Sorry that this is going up late today (though it’s not like you’ve been starved for other content). I’m in the midst of attempting to move from Chicago to southwestern Minnesota, so time is a bit short. Moving when you’ve got two young kids is like…well, it sucks. There’s no good simile for that one.
But the benefit of my tardiness is that — unless someone comes out with one of those deals that was agreed to just before the deadline but couldn’t be announced until later, which is awfully fishy but happens from time to time — we know which players got traded at this year’s non-waiver trade deadline and which didn’t. So this afternoon, I’ll deal with the guys who stayed put, and how their not being traded is like other things (which actually happened) not happening:
The Nationals not trading for Span is like Jefferson turning down the Louisiana Purchase.
A huge portion of the country now known as the United States of America became ours in 1803, when Thomas Jefferson negotiated a deal under which the country paid fifteen million dollars (the equivalent of $219 million US in 2010, according to Wikipedia) to the French in exchange for what was then known as the Louisiana Territory, but is now known as most of Minnesota, Iowa, the Dakotas, Missouri, Arkansas, Oklahoma, Kansas, Nebraska, Wyoming, Montana, and Louisiana, along with parts of Texas, New Mexico, Idaho, and Colorado. It was actually pretty controversial in the States at the time, but nobody ever complained of the value of it, and of course that territory was worth many, many times more than what was paid with it. If you’re Thomas Jefferson and Napoleon (whose motive seems at least partially to have been to screw the British by making USA a more powerful rival) comes to you with that offer, you’ve got to take it.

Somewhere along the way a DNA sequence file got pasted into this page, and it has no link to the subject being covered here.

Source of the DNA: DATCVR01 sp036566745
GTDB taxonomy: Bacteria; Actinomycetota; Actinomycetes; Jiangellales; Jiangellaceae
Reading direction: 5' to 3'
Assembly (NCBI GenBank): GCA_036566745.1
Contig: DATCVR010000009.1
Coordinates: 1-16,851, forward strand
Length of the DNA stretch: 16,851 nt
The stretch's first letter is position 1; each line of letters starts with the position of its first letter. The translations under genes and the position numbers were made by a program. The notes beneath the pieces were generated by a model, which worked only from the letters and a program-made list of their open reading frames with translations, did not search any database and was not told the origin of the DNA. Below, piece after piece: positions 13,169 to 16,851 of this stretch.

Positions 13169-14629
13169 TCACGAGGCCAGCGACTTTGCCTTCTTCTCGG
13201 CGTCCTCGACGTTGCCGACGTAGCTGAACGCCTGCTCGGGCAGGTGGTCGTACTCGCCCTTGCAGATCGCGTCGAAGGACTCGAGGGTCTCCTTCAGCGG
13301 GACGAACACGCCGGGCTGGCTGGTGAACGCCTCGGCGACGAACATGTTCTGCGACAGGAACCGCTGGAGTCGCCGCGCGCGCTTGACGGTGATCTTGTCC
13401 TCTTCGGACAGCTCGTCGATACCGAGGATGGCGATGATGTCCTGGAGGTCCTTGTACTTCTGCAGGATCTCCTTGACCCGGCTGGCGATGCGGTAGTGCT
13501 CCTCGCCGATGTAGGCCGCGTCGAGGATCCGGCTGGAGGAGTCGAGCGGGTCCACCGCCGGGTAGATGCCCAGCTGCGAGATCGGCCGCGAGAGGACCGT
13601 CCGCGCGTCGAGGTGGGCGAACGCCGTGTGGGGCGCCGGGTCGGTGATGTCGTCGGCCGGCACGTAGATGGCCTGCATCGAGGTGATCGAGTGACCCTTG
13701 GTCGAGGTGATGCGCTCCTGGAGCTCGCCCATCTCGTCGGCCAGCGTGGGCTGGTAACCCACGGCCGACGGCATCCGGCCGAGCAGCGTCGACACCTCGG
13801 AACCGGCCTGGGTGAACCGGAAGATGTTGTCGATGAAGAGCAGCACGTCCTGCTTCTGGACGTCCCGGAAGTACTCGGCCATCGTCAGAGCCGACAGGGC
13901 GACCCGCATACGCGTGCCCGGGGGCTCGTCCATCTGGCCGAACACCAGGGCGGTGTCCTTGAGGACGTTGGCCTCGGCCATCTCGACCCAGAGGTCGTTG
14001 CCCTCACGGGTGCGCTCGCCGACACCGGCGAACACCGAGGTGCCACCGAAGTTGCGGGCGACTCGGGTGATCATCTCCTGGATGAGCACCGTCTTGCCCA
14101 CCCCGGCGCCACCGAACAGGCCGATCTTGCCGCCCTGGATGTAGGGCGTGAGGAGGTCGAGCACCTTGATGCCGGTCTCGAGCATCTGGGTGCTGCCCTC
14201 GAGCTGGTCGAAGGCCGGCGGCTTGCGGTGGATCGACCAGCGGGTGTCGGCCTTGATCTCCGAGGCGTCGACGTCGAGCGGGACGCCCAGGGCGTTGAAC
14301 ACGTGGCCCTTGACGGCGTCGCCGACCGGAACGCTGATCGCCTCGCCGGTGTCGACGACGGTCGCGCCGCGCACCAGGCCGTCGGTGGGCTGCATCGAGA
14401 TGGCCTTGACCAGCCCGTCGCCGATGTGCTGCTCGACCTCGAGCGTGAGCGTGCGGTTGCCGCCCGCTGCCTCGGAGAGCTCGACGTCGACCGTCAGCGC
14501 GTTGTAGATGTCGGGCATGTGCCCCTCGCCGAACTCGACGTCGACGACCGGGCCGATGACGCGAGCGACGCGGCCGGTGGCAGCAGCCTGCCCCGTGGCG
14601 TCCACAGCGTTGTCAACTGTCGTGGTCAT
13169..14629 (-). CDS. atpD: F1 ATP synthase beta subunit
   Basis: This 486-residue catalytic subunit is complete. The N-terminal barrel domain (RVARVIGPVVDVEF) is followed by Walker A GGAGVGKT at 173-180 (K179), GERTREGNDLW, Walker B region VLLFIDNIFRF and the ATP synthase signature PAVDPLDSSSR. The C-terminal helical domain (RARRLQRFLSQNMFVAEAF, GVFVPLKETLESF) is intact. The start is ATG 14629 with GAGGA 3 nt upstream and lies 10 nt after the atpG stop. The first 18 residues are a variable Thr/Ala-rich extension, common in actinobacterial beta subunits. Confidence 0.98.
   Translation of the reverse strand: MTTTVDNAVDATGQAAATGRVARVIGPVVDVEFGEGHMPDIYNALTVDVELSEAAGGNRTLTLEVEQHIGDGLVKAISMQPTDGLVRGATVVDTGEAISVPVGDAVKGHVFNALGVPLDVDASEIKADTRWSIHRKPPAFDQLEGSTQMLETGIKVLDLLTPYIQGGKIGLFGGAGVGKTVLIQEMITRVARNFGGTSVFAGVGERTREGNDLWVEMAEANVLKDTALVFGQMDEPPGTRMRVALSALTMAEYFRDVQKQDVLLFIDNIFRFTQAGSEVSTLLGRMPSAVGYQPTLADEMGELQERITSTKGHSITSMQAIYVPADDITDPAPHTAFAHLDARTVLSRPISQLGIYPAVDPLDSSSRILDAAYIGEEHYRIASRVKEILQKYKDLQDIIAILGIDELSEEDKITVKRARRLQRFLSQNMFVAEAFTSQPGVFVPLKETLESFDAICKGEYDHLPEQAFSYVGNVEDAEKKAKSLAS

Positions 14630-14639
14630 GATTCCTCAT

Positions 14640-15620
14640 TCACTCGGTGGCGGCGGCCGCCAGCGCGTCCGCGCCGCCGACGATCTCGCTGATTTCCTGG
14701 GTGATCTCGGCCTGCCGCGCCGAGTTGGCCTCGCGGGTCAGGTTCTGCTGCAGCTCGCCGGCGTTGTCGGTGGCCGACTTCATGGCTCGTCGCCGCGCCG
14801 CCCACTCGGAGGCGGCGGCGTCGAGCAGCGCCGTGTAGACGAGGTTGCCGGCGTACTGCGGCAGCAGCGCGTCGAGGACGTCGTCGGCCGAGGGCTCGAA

Well, according to the rumors flying around this weekend, the Twins were Napoleon and the Nationals were Jefferson, and Jefferson just walked away. Denard Span is an excellent player and one of the best centerfielders in baseball right now, and is signed to a ridiculously team-friendly contract, making far below his actual value all the way through 2015 (assuming the team picks up his 2015 option, which they’d be crazy not to). Drew Storen is a nice player to have and who will also be relatively cheap for many more years, but he’s a relief pitcher who won’t likely top 70 innings in any given season. It’s impossible for a one-inning-at-a-time reliever to be worth nearly as much as a quality starting outfielder like Span, yet the Twins were reportedly offering Span for Storen and two non-entities (Roger Bernadina and Steve Lombardozzi Jr.), and — again, according to the rumors — it was the Nationals who backed down. The Twins tried their best to shoot themselves in the foot at the Nationals’ expense, and the Nats wouldn’t take it. At least Napoleon can make the excuse that he was sticking it to the British; the Twins’ attempt was a swipe directly at themselves and their fans.
The Cubs standing pat is like Aron Ralston just wriggling his arm around a bit.